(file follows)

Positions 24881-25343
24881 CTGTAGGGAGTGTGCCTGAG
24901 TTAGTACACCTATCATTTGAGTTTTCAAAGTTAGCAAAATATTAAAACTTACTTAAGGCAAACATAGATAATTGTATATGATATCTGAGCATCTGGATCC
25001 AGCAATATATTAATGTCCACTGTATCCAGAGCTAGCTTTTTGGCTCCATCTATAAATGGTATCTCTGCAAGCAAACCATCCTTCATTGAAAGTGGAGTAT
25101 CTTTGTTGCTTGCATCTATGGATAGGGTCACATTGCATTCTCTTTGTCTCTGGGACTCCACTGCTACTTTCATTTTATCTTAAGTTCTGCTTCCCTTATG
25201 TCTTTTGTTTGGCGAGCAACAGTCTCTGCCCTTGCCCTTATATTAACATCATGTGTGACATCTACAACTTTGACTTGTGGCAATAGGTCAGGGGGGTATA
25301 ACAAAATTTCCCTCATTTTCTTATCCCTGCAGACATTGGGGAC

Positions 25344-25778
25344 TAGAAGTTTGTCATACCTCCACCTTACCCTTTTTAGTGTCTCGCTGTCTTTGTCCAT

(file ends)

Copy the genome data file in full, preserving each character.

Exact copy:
Positions 24881-25343
24881 CTGTAGGGAGTGTGCCTGAG
24901 TTAGTACACCTATCATTTGAGTTTTCAAAGTTAGCAAAATATTAAAACTTACTTAAGGCAAACATAGATAATTGTATATGATATCTGAGCATCTGGATCC
25001 AGCAATATATTAATGTCCACTGTATCCAGAGCTAGCTTTTTGGCTCCATCTATAAATGGTATCTCTGCAAGCAAACCATCCTTCATTGAAAGTGGAGTAT
25101 CTTTGTTGCTTGCATCTATGGATAGGGTCACATTGCATTCTCTTTGTCTCTGGGACTCCACTGCTACTTTCATTTTATCTTAAGTTCTGCTTCCCTTATG
25201 TCTTTTGTTTGGCGAGCAACAGTCTCTGCCCTTGCCCTTATATTAACATCATGTGTGACATCTACAACTTTGACTTGTGGCAATAGGTCAGGGGGGTATA
25301 ACAAAATTTCCCTCATTTTCTTATCCCTGCAGACATTGGGGAC

Positions 25344-25778
25344 TAGAAGTTTGTCATACCTCCACCTTACCCTTTTTAGTGTCTCGCTGTCTTTGTCCAT